Re: How to specify -Xms -Xmx from within the program?
From: Oscar kind (oscar_at_danwa.net)
Date: Sun, 13 Jun 2004 00:22:16 +0200
Princess Morgiah <firstname.lastname@example.org> wrote:
> I was wondering if it were possible to specify the -Xms and -Xmx from
> within a program.
No. These settings determine what the JVM does, and programs only
determine what they do themselves.
> Allthough it is possible to specify these parameters from the commandline,
> it's not a handy way of doing things for users. I don't know whether or not
> these parameters can be set from within a manifest file in a jar, but that
> would also mean starting the program as a jar, which is not very handy while
> developing the software.
These parameters cannot be set in a jar file, but they can be specified in
a Java Web Start description file. Otherwise, use a scripts to start the
JVM and the program (you'll need one script for each platform the program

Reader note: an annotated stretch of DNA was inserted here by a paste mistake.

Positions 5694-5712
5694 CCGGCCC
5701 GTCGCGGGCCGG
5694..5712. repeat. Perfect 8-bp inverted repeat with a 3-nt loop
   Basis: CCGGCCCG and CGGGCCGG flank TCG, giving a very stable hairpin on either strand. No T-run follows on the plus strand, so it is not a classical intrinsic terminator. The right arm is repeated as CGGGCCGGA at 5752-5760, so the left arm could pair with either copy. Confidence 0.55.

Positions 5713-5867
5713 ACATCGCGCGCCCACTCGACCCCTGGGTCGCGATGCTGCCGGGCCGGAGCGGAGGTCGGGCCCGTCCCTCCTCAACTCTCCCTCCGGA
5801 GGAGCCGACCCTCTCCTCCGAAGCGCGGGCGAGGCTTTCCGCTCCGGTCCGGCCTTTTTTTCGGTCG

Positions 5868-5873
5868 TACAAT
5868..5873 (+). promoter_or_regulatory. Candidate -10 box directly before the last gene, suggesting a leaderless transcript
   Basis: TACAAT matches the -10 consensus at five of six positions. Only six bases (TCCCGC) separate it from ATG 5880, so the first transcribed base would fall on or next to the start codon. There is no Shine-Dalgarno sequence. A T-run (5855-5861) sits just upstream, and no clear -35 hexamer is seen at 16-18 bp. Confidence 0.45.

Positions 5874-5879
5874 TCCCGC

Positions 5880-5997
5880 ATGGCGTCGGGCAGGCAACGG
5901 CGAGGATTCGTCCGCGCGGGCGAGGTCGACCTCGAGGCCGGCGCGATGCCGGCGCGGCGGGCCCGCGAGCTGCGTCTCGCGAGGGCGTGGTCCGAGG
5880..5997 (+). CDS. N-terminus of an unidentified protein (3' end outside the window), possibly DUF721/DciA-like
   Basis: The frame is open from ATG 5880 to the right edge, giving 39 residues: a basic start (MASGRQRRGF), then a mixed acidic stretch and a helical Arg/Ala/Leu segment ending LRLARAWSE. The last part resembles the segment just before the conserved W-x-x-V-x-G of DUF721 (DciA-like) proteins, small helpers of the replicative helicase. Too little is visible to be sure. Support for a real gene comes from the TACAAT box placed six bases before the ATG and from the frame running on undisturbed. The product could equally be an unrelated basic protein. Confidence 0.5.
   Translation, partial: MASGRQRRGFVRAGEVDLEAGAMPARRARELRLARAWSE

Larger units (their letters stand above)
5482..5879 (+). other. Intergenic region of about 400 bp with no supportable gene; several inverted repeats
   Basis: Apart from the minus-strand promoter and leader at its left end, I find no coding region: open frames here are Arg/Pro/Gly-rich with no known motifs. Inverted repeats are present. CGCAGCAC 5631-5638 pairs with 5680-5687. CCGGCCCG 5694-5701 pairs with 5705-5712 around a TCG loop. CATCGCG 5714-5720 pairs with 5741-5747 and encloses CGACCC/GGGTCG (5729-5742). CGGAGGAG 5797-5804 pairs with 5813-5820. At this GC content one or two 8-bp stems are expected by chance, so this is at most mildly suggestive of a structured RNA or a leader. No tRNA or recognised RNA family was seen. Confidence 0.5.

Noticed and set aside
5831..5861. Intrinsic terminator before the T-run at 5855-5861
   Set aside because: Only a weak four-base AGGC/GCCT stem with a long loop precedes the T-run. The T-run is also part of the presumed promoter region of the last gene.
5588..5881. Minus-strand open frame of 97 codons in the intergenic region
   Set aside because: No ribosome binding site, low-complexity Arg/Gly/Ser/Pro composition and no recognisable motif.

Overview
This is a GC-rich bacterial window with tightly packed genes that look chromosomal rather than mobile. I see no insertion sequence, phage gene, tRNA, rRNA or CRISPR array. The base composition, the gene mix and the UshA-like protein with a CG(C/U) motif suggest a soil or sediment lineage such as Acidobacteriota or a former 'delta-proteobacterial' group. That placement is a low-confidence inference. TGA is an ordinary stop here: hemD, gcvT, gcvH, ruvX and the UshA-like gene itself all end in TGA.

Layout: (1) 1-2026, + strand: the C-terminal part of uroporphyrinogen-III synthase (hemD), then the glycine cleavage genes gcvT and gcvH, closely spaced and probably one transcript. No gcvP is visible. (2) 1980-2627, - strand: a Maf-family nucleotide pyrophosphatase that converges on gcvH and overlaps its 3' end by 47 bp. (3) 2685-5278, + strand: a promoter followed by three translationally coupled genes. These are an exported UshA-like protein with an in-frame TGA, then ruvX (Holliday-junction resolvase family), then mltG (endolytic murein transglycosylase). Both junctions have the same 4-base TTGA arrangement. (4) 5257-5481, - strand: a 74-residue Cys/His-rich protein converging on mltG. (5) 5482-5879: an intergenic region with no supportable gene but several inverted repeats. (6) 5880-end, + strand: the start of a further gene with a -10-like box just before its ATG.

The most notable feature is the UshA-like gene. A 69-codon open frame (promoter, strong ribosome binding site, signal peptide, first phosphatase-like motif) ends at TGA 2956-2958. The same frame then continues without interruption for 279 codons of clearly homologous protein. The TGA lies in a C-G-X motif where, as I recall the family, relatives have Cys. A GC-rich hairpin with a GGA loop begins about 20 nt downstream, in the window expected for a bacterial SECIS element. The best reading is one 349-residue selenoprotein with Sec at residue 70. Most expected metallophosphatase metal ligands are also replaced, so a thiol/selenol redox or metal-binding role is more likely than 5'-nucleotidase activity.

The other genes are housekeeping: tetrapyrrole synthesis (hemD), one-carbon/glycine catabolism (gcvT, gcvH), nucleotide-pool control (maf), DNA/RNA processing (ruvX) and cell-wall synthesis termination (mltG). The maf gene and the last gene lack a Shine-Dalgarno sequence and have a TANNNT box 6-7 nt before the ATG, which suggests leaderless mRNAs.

will run on).
Also note that if you use ANT to compile your program, you can also
automatically build a jar file to execute. This is actually an advantage:
- Your program is exactly as it will be delivered, making testing easier
and more reliable; you don't have to separately test a development and a
- You can include version information in the jar manifest and read it in
your program (note that ANT can automatically increase version numbers
and also creates the manifest for the jar file). I like this option.
> Therefor I would like to know if it were possible to specify these, and
> other settings from withing the code itself.
Not the memory settings of the JVM. Other (system) settings, if they can
be changed, can only be changed through java.lang.System. That is, unless
you're willing to use JNI. In that case you can do anything you have an
os-dependant library for.
> After a quick look at the System class, I found a setProperty method but I
> don't think that's the way to go.
Personally, I don't think that either. But that's more because I believe
that system settings should only be set by a sysadmin. It's unlikely (but
possible) that a Java program is a sysadmin's tool for setting system
-- Oscar Kind http://home.hccnet.nl/okind/ Software Developer for contact information, see website PGP Key fingerprint: 91F3 6C72 F465 5E98 C246 61D9 2C32 8E24 097B B4E2